Welcome to aka KikiWrites

I am one of those people who likes to watch, write about, and talk about old TV shows. So much so that I had to create an entire site just to contain that aspect of my existence.

aka KikiWrites is the official home of my podcast, Book ’em, Danno: An Old Hawaii Five-O podcast, which covers the 1968 Hawaii Five-O series. You’ll also find my guest spots on other podcasts, usually talking about old TV shows, but sometimes I do actually talk about other things, too. Rarely, but it’s been known to happen.

Since I’m a writer by nature, it’s only natural that I’d spare a few hundred thousand words on reruns. My Rerun Junkie posts cover shows, guest stars, characters, episodes, and context.

And if you happen to like the content, feel free to buy me a cup of coffee or two over on Ko-Fi.

So, settle in, find a channel, and enjoy.

Rerun Junkie Confession–I’m Somehow Not Big on Horror TV Shows

If you asked me what my favorite TV horror is I’d say Kolchak: The Night Stalker.

If you asked me to name my top five, I’d have to strain to do it.

For a fan of horror movies and horror stories and a writer of horror stories, you’d think I’d be attracted immediately to any television show with a hint of horror and as it turns out…I’m not.

That’s right. For whatever reason, I’m not a big fan of TV horror.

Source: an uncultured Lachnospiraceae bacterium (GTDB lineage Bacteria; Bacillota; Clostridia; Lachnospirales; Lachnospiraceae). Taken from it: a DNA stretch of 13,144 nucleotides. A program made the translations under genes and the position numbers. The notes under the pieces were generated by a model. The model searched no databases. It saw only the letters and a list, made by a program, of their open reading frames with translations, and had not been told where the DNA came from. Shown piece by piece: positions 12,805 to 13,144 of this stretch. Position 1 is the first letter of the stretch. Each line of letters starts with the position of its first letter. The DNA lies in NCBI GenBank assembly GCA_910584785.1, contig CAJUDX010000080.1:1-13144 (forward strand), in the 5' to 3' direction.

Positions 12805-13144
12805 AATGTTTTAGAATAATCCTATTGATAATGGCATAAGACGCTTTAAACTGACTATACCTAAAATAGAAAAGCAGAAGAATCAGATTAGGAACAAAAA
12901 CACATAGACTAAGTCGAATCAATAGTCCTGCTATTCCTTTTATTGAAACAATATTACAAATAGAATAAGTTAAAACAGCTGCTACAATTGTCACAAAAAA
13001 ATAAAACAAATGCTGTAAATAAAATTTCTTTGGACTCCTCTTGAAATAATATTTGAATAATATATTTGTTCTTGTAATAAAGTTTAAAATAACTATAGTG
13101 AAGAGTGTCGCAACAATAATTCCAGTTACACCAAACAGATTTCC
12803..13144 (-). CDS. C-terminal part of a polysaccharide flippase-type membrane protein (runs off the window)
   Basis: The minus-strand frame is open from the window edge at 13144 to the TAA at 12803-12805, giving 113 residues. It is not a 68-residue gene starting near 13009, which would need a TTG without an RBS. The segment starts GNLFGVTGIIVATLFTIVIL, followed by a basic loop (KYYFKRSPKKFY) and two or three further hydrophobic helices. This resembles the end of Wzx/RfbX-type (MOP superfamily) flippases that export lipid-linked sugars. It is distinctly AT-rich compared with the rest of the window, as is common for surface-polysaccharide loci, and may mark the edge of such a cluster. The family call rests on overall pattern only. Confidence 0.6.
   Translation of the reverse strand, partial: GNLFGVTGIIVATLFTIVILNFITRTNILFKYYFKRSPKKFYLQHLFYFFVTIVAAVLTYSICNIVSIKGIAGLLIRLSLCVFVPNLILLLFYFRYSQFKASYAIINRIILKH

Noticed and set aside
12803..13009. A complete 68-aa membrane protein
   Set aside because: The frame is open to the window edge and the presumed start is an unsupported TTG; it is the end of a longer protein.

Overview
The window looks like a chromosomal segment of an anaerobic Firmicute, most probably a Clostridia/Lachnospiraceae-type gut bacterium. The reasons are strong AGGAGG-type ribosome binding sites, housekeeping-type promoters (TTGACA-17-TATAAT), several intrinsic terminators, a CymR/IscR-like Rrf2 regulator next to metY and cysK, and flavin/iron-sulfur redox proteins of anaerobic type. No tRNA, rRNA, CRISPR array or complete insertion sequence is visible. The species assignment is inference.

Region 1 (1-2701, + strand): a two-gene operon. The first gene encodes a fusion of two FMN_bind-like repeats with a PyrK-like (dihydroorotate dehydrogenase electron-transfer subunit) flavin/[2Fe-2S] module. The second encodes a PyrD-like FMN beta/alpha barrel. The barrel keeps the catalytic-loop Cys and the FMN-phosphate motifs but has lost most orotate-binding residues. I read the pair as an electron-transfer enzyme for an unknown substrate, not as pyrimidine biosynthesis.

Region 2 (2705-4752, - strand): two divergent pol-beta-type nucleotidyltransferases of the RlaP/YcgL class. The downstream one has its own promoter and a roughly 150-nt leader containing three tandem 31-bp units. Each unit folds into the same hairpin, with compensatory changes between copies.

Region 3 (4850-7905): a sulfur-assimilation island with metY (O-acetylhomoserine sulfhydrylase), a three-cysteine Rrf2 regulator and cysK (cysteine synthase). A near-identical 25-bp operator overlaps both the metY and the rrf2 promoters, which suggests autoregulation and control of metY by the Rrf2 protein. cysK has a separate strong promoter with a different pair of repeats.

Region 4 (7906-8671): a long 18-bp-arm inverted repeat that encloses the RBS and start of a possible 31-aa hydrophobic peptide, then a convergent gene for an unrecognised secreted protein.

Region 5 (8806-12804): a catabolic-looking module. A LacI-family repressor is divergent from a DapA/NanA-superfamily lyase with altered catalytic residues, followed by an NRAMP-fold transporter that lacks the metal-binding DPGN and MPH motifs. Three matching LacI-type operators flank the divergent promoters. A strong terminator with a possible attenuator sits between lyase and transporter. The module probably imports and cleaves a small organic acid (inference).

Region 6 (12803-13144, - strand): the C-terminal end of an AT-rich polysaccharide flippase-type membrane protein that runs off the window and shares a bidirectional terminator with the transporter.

Once again, this confession is not a slight on the quality of such programming. It’s just that it doesn’t seem to be my bag…and it should be. These are the kinds of shows that should be tailor-made for me, and yet I find myself to be rather meh on the idea of even watching them.

The list of horror TV shows that I found has some questionable entries, but to be fair, much of the horror TV ends up crossing over with other genres, quite often with Sci-Fi. And there are shows like that -namely the ’60s Twilight Zone and the ’60s The Outer Limits– that qualify as both Sci-Fi and horror and in that case, they’d make my top five list. Thriller and Alfred Hitchcock Presents are good, but to me they’re more suspense than horror and that keeps them off of my list even though you could argue that suspense is integral to horror. Somehow The Munsters and The Addams Family made the list and I just can’t accept that. Yes, one is a family of classic monsters and the other is the antithesis of suburbia, but come on.

I will accept Scooby-Doo, Where Are You!, though. Maybe it’s a cartoon mystery, but some of the fake whatsits those meddling kids were dealing with were terrifying to the right age group. Kids deserve their horror, too. Put that one on my list.

I don’t think my disinterest has to do with the heavier censoring involved in most television. As much as I love slashers, my horror doesn’t have to have gore. I like the quiet, unsettling, psychological horror, too. Hauntings are a low-key favorite of mine. But make it 42-55 minutes for 20-30 episodes and I’m less than enthused.